Is external hosting of HR systems still unproven for UK higher education?

Posted: 01/22/2016 - 22:12

“External hosting of HR systems is still unproven” – that was the message I received from the IT manager of a well-respected UK university back in 2011.

At the time our research showed:

  • Less than 5% use an external hosting provider for their HR systems
  • Less than 2% use an external hosting provider for their finance systems
  • Around 15% use an external hosting partner or bureau for payroll
  • There is almost no take up of hosting shared services

As we enter 2016, I thought it would be interesting to see what, if any, changes had occurred in the higher education sector’s view of hosted services.

Whilst the basic HR and payroll functions remain the same, the increasing commercial pressures on the sector have increased the need for efficient systems and processes to manage issues such as the need to administer staff with multiple employment contracts, linking research and project based staff with commercial performance reporting and the statutory Higher Education Statistics Agency (HESA) staffing and performance data required every academic year.

In recognition of this; in the past four years around one in ten UK universities have replaced their HR and payroll systems, with the sector typically consolidating around two or three main suppliers: Midland HR, NGA Human Resources and Core HR. I caught up with two of these HR industry leaders to get their view on how the UK higher education has developed in the last few years.


Nick Mellors: In recent new contracts in the university sector, what kind of split between external and in-house-based HR and Payroll systems have you seen?

Iain Moffat – Enterprise Director, MidlandHR: Around 75% of our recent new accounts in the UK university sector have selected our hosted iTrent service.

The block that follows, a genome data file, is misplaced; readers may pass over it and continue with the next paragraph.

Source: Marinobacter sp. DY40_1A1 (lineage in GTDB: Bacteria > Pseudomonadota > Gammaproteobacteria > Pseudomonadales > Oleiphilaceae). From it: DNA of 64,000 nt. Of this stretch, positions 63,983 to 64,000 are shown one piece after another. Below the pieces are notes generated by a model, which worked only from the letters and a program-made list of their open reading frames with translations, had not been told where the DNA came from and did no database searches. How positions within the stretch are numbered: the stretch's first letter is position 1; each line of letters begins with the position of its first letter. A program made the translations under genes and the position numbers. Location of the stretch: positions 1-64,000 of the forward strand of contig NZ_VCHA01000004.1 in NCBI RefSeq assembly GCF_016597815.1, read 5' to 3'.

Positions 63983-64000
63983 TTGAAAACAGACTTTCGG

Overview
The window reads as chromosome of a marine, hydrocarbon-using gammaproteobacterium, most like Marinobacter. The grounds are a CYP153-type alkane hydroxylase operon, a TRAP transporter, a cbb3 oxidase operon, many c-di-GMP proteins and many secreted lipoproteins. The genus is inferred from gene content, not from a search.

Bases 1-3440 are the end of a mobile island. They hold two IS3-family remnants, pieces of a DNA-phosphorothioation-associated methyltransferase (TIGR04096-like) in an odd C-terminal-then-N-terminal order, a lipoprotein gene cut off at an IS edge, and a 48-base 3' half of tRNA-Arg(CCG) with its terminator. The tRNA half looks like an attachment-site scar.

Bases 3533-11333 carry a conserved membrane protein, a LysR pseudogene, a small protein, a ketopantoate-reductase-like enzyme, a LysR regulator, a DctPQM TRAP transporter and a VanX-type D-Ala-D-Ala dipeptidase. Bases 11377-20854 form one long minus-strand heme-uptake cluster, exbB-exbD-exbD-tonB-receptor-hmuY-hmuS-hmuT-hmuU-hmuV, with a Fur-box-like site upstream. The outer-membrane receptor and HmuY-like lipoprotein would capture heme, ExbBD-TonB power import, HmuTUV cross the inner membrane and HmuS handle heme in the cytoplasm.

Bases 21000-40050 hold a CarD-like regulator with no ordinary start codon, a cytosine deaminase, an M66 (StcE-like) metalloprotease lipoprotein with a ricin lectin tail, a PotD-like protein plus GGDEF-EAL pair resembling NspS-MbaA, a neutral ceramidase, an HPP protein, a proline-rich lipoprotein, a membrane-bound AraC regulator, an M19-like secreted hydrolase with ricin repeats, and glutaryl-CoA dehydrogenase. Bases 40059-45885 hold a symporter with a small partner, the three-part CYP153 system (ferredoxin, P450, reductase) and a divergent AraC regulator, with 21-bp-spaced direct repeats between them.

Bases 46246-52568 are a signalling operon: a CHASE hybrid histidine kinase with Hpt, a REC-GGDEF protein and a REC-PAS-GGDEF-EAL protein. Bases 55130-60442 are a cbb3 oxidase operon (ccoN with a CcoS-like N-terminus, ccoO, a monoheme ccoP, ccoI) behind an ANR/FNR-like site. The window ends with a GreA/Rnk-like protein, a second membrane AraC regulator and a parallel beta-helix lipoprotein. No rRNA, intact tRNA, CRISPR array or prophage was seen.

Ian Dowd – Marketing Director NGA Human Resources: For new Resourcelink customers in the sector around 50% have taken our hosted Software-as-a-Service option.

NM: What factors do you think are influencing universities’ choices?

IM: In line with other sectors we are seeing universities increasingly focus on delivering their core business, in this case academic and research excellence, and passing the support and delivery of non-core activities to external experts who can take care of user administration, system security, business continuity and regular system updates, allowing the university’s ICT teams to focus on their core systems. The increasing streamlining of HR processes and the adoption of employee and manager self service functions available from both desktop and mobile devices are all enabling universities to choose externally hosted services

ID: The system lifecycle in the higher education sector is typically longer than in the commercial sector; whilst a commercial organisation might refresh its back office systems every five to seven years years in HE it can be nearer 15 years. This has meant universities have tended to be slower to move away from traditional approaches to hosting HR systems. Now, with externally hosted HR systems commonplace, we are seeing increasing interest and take up of SaaS models for HR and payroll

NM : Are you seeing any trends, one way or the other, on universities’ hosting decisions?

IM: Around 35% of our legacy HE customers use our hosted service, however in the past couple of years we have seen a significant shift with around three quarters of new HE accounts taking up our externally hosted service.

ID: At the moment the majority of our legacy customers in the higher education sector are locally hosted although we have several customers who are looking at moving to SaaS at some point in the future. For new customers it’s a different picture, with around 50% of new customers in the sector taking the SaaS option.

So, with increasing acceptance of cloud-based services and the successful take on by some of the sector’s earlier adopters it would appear that externally hosting university HR systems is no longer an unproven concept. However there are still a large number of in-house legacy systems across the sector, time will tell whether we see a wholesale shift to externally provided services.


About The Author

Nick Mellors is Director of ISPB, a consultancy specialising in delivering public sector change and transformation projects. He has over 30 years' public sector experience, including as part of the senior management team establishing a cross-government finance shared service. He was a founder member of the central government shared services forum before moving to the private sector and authoring Whitehall Shared Services best practice guidance and supporting the local government shared services forum. He is also author of "The IS Department as a Profitable Company", published by the Chartered Institute of Management Accountants.